Picture: Aspen leaves in early Fall, Lundy Canyon, Eastern Sierra, California
I’ve spent the last week cruising through the Eastern Sierra, venturing between Mammoth Lakes and South Lake Tahoe while working on my current book project. I thought I would share my observations for the status of the current fall foliage conditions in this area.
On September 29th, I drove over Tioga Pass Road to find a few small yellow aspens in the area below Ellery Lake. But my first real observation of what conditions would be like occurred a few moments later as I drove past the area at the base of Lee Vining Canyon, where the aspen trees were still 100% green. Driving S. On Hwy. 395 toward Mammoth Lakes I could see only a couple of very small isolated patches of rich yellow aspens high on the slopes of Mount Gibbs and nearer Parker Peak.
I spent a couple days in the Mammoth Lakes area, including a drive through Agnew Meadows and Devils Postpile National Monument. Throughout the area, my best guess would be that a mere 10% of aspens had turned light yellow, and none had turned a rich golden, orange, or red color. The same conditions were also prevalent at Convict Lake, with the exception that along the far western shore perhaps 15 to 20% of the trees were currently in the light yellow stage.
In the following days I drove up through Lundy Canyon and up to Virginia Lakes. Lundy Canyon was still mostly green near the lake with some aspens turning light yellow in the area leading up to the Lundy Canyon trailhead. The first, and only place that I saw any real significant color throughout the entire region was along the base of Dunderberg Peak, and the Dunderberg Meadow Road. At the Virginian Lakes, there was minimal color, but you could feel the full force of the Sierra winds that had been buffering the region with gusts as high as 35 mph. In the Dunderberg Meadows area, the aspens in this were probably 3 30 to 40% of changing, with the majority being light yellow. There were a couple patches that had turned a golden orange, and two isolated spots where the leaves had made it as far as red.
And route over Sonora Pass, driving up the east side found that practically none of the aspens had turned yet, and were nearly 100% still green. If any place in the region I thought would have some good color display other than the Thunderbird meadow, I thought for sure it would be over Monitor Pass. I was wrong. Approximately 20% of the aspens right at Monitor Pass had changed and were bright yellow. The remainder were all green or just starting to show signs of turning.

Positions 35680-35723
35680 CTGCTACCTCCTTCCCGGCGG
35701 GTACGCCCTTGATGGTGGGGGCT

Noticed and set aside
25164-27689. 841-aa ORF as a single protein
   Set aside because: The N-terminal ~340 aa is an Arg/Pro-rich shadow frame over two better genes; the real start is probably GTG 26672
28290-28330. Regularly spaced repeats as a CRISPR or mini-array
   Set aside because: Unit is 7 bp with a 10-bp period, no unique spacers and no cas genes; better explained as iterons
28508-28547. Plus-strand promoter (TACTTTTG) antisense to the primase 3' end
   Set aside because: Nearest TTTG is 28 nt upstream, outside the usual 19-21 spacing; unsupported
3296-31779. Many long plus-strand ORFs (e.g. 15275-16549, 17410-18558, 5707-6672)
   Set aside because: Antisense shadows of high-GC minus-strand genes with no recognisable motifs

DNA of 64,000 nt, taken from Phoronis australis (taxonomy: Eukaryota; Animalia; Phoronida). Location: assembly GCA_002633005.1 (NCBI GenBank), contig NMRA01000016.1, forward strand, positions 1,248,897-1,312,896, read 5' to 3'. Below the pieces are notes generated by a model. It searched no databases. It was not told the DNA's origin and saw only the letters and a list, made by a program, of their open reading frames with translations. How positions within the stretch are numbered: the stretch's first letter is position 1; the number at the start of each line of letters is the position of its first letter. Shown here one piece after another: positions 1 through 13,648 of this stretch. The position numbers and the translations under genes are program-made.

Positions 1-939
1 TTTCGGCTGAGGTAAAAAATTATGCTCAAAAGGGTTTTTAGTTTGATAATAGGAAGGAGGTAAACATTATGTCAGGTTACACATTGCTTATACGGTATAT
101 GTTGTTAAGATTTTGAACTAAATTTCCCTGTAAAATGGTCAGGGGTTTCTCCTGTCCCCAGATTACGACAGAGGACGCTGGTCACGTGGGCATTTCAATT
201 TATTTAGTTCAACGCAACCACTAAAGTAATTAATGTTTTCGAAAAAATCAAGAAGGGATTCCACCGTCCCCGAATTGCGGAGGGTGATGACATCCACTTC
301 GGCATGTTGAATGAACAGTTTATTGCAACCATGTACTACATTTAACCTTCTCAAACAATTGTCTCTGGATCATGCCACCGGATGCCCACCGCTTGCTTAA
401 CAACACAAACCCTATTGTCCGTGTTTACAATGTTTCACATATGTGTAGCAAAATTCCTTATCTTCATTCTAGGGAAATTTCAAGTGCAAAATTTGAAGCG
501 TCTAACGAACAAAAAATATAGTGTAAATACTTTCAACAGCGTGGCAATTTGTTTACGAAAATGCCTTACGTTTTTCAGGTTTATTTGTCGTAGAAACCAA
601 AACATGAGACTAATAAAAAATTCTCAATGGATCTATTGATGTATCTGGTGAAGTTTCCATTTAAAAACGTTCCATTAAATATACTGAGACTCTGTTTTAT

On Monday evening I arrived in South Lake Tahoe after traversing Carson Pass, where there was also very minimal color in the area just below the west side of the pass. The one regular variant throughout the whole region however was the willow, most of which were yellow and golden, and made for beautiful accents along streams, rivers, and lakeshores.
Then the storm rolled in. It is an unseasonably early winter storm out of Alaska that now three days later has dumped more than a foot of snow across the high peaks.
I’ve been asked by several people how I think the current weather will affect the fall foliage.
Over the next week it is supposed to get warmer, meaning closer to seasonal norms. I believe that the fall foliage season in the north central Sierra will be salvaged given that the amount of trees that were still green would probably survive, and be kick started into changing color by the current cold-weather temperatures. Unfortunately I think the wind rain and snow may hasten the demise of the leaves that had already started to turn, causing them to quickly turn brown and drop at the
the inclement weather or wind.
For now that’s all the news that’s fit to report, and I return you to your regularly scheduled programming.
Image ID#: 111001a_SRA-0157
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